is a love letter to my
hometown of Chicago, and I wanted to capture its texture. Michael has that in
Casting Shannon was a huge gift to the project, Chomko says. "There's nothing
cannot do - and do so well it gives you goosebumps. He just took that role and
ran with it.
Working with him was a great joy and one of the most inspiring moments of my
life. He is so
committed to the story and the storytelling; every take I marveled at his work.
At all of their work.
With virtually no time to prepare, they were instantly this family, as real as
Danner, who knows Shannon through her son, director Jake Paltrow, agrees saying,
"Michael came in with so much that wasn't on the page. He is an extremely
talented actor with a real
gift for improvisation that brought so much authenticity to his character. Like
everyone else on this
film, Michael is just an A-plus actor. On a lower-budget film, you have to put
your heart and soul
into your work and Michael is a prime example of that."
A Woman on the Verge of Adulthood
While Bridget's husband remains in California, her sulky daughter Emma
to Chicago. In the competent hands of Farmiga, what could have come off as
petulance becomes something far more sympathetic. For one thing, she is more
like her mother than
either of them would like to admit.
"Emma is a girl on the brink of adulthood struggling hard to live up to her
expectations," says Farmiga. "So hard that she hasn't taken the time to figure
out her own
expectations. She's about to enter the world, but her mother has been smothering
her with her own
thoughts and opinions and anxieties. Despite what Emma thinks, she and her
mother aren't that
different. They are both so busy worrying about others that they haven't taken
time to think about
their own happiness."
Chomko had seen Farmiga in Ava Berkovsky's short Share and was taken by how much
seemed to communicate with so little effort. "Taissa has these eyes that take
you places. She tells a
compelling story by just inhabiting the frame. That was important, given that
the film follows several
storylines. We didn't have the real estate for a deep expositional dive on what
was going on with
Emma. Taissa instinctually connected with her. There was a line in the draft she
read, where Emma
says, 'You make me feel like there's something wrong with me,'" the director
recounts. "And I'd cut
it, for whatever reason, and Taissa said - 'listen, do you mind if we put that
back? Because that line
kinda cracked it open for me.' And she was absolutely right."
Farmiga was attracted to the film's portrait of a loving but flawed family.
"Every family has
imperfections, and I'm drawn to projects that show what it's like to
miscommunicate, to not be the
perfect sibling or parent," she says. "I could also relate to the story on a
personal level because my
grandmother has Alzheimer's. Elizabeth shares the truths about the hardships,
but also the joy and
the humility and comedy of caring for someone with this illness."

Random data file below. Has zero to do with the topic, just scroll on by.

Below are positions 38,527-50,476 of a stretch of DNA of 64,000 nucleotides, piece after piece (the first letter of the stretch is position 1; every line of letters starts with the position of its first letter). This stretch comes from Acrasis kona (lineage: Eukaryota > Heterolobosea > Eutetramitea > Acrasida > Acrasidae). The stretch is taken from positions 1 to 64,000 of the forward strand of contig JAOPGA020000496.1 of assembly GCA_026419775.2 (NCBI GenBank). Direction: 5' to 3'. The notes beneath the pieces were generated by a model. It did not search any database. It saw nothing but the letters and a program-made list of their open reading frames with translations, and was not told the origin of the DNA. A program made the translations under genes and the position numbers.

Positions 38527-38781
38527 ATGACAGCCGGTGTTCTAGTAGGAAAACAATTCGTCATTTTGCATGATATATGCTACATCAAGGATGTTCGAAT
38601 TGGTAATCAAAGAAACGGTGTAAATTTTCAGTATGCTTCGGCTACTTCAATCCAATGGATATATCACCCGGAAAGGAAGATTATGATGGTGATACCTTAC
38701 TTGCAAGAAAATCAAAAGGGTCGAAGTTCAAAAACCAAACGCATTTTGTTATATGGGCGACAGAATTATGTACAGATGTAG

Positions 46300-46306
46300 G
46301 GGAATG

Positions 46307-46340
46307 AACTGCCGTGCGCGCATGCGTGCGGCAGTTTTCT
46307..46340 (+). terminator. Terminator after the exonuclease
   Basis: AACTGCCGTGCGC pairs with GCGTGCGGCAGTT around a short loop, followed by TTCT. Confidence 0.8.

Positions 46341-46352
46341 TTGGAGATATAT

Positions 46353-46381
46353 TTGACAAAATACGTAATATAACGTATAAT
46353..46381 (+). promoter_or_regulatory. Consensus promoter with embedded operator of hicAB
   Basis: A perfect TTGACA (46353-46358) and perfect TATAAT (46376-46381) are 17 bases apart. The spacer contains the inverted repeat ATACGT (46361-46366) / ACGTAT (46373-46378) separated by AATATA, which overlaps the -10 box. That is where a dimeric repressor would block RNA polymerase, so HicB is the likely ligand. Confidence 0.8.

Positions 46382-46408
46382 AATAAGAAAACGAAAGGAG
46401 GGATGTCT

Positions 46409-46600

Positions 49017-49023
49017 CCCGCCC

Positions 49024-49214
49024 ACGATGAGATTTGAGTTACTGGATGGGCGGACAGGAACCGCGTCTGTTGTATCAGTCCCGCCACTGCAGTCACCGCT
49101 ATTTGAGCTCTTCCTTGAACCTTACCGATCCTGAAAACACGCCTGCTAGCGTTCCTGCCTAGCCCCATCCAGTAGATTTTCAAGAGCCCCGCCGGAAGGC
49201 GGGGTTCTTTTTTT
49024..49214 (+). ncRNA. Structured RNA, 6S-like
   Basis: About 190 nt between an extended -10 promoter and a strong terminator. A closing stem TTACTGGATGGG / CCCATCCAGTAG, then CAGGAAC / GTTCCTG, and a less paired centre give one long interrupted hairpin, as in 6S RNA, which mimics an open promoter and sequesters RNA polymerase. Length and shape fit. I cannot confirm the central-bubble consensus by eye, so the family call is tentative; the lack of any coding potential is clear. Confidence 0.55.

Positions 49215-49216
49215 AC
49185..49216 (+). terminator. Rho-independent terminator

Farmiga believes audiences will find the film empowering and relatable, not only
dealing with Alzheimer's but anybody with a family. "People will see how
difficult it can be to
communicate under the best of circumstances, to let go of the past and to deal
with hardship," she
says. "On social media, everyone has a perfect life, so you try and be perfect.
This family is handling
painful, complicated things and becoming better people by doing that."
Love Song for a Ghost
The haunting song "Are You There" which plays over the film's final credits, is
a joint effort
between Elizabeth Chomko, her mother, Kate Chomko, and singer and
O'Donovan. "It was serendipitous," says the director, who plays the piano and
"The story of the film was inspired by the story of my mother's parents. My
mother felt this burning
need to write the poem in the voice of her mother, whom she cared for many
Chomko had sent an early draft of the script to her mother, who became a trusted
providing feedback and inspiration during the long process of getting the film
made. "She sent me
this beautiful poem, written in my grandmother's voice, trying to capture what
it might feel like to be
in the throes of memory loss - this perpetual sense that you'd forgotten
the director. "She told me she thought it was a song and she had dabbled in
composing a melody.
She wondered if there was a place for it in the film."
Chomko fleshed out the music and shared it with the film's music supervisor Mary
Although she had a miniscule budget for music, the director asked Ramos to
who like Chomko's grandmother, is of Irish descent. "Aoife has the most
gorgeous, haunting voice
and is a phenomenal songwriter and musician. She loved the ideas and the story."
says the director.
"She had just had a baby, but she found the time to flesh out the composition
and write other
instrumentation, and recorded it just in time for our final mix. It's this
that felt meant to be - my mother inspiring me, her mother inspiring her, our